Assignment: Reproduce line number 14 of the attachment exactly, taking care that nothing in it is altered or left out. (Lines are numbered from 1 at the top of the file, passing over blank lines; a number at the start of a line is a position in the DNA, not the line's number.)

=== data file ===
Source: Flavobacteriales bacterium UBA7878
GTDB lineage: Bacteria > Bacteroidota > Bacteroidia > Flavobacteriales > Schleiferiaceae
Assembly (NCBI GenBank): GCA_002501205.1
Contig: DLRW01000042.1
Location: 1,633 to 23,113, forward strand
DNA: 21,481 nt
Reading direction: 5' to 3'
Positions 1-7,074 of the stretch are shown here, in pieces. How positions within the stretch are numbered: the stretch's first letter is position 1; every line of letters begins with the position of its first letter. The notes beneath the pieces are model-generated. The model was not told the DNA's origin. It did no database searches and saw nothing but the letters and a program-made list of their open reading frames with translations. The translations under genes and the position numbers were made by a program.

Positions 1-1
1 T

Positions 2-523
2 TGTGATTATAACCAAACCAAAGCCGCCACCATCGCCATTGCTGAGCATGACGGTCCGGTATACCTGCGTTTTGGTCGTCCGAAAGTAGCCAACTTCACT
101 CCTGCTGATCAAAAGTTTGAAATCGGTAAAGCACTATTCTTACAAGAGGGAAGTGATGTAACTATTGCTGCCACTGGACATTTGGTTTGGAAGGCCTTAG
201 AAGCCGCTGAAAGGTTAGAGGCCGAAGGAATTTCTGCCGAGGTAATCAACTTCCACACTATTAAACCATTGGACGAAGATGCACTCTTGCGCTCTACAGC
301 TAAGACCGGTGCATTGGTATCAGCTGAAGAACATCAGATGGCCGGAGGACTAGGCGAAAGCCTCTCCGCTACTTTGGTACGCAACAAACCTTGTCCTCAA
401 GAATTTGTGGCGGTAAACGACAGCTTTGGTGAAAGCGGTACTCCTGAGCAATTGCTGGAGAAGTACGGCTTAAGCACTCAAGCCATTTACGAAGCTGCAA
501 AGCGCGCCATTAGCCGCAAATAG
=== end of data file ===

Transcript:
201 AAGCCGCTGAAAGGTTAGAGGCCGAAGGAATTTCTGCCGAGGTAATCAACTTCCACACTATTAAACCATTGGACGAAGATGCACTCTTGCGCTCTACAGC